Local Goodness

Café Ringelblum helps at-risk youth get back on their feet – and serves up some tasty food in the process

By SHIRA TEGER
August 6, 2010 15:58
3 minute read.
THE SIMPLE but classic decór at Cafe Ringelblum makes it a true gem in the heart of the Negev’s capi

Cafe Ringelblum311. (photo credit: Courtesy)

 
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Until recently, the only kosher restaurants I’d been to in Beersheba were Israeli-style steakhouses. Whenever I was in town, that’s where friends would take me. They were good, but there had to be something else. Didn’t there? Not too long ago, I finally got to try an Italian-style dairy restaurant in the city – and I was sorely disappointed.

But now, I’ve finally found a dairy place in the city that’s charming, offers good food and serves a great cause.

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Café Ringelblum is located in the less-than-stunning “Schuna Dalet” near the entrance to the city, and it somehow both fits in and stands out.

It has a wraparound covered wooden deck and a small interior, one wall adorned with black and white photos of the city and its people. The décor is casual and clean.

The menu offers appetizers, salads, sandwiches, homemade gnocchi, pasta and usually fish, too. We started with a bruschetta special that included a mix of four different bruschettas (the normal portions come with three slices and run NIS 16-18).

We had a slightly sweet corn-mango mix that tasted like one would expect; a tomato-purple onion combo with stunning colors, some cilantro and a lot of fresh flavor; a mushroom version that was a little oily but tasty; and a sardine creation that I was too scared to try but my dining partner reported to be rather fishy. Each slice was toasted enough to support its topping but not too much to be hard to bite through.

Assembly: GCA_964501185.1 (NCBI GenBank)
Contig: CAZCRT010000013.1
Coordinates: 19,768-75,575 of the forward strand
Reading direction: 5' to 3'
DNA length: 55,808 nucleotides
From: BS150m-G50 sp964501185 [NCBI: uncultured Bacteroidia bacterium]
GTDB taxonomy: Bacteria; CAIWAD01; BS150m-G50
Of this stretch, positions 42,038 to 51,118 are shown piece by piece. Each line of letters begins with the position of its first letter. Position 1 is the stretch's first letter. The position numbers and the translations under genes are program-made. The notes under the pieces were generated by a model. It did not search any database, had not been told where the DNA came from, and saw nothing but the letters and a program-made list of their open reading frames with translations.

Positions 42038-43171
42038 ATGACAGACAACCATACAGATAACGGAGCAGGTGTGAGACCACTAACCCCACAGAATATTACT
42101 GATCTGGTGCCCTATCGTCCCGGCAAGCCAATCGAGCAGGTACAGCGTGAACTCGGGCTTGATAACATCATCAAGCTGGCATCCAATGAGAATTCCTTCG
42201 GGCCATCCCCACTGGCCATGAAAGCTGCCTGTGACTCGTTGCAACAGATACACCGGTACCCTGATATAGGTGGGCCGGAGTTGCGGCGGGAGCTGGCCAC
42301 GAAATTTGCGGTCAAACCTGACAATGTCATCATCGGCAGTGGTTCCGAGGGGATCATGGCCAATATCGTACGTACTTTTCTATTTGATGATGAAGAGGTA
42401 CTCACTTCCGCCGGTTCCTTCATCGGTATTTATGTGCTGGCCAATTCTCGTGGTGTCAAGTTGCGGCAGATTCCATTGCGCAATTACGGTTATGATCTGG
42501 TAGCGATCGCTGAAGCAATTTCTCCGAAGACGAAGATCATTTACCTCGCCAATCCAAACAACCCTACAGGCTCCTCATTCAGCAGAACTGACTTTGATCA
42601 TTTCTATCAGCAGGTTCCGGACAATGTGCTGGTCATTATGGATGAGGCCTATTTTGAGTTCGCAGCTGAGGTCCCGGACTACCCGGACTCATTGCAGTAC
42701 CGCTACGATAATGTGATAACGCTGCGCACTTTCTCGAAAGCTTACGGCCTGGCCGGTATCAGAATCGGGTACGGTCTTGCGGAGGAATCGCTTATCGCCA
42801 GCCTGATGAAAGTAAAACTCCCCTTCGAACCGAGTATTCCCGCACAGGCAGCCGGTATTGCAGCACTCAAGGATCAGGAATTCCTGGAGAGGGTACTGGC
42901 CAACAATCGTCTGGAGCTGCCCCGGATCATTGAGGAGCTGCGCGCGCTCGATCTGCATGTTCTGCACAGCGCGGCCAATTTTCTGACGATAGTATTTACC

In addition, we tried a salad special that wasn’t on the menu (most salads are around NIS 30); it was a summery combination of leaves, mozzarella and figs with a subtle flavor that was slightly sweetened. It was a big hit with both of us.

For a main course, I opted for fusilli with a rosé sauce (NIS 34). It came topped with parmesan and had some chunks of tomato in the nicely balanced sauce, which I liked. My dining partner went with one of the fish specials, the seared salmon (NIS 60). It came with mashed potatoes and salad. While he thought the fish was good, I found it to be slightly overcooked.



For dessert, we chose among the handful of homemade options that vary from day to day. We took the apple crumble (NIS 28) and what they call a “mango rouge cake” (NIS 28). The crumble had a down-home taste and came with vanilla ice cream (that melted really quickly in the Beersheba heat, since we had our dessert outside). The slices of mango cake had a firm but creamy texture, a crunchy crust and a fresh, sweet mango top.

Ringelblum does more than serve up café fare. It also helps at-risk-youth get on their feet, with the aim of enlisting them in the IDF, or at least getting a regular job.

A social worker is employed at the restaurant, helping to bridge the gaps between tough teenhood and the food service. Dropouts and other teens who slipped through the cracks, aged 16-18, can work at Ringelblum; they learn the business, from dish-washing to food preparation to waiting tables. They are treated as regular employees and work at the café from eight months to a year. The program is run in conjunction with Tor Hamidbar and the people behind the Liliyot restaurants in Tel Aviv.

Still, Ringelblum doesn’t hitch a free ride on its good-doing. With a menu designed by celebrity chef Nir Zook and a kitchen helmed by Kim Naveh, the restaurant has a solid culinary thing going. The prices aren’t too bad, either.

Café Ringelblum, Ringelblum 86, Beersheba, (08) 649-1001.
Kosher (Badatz).

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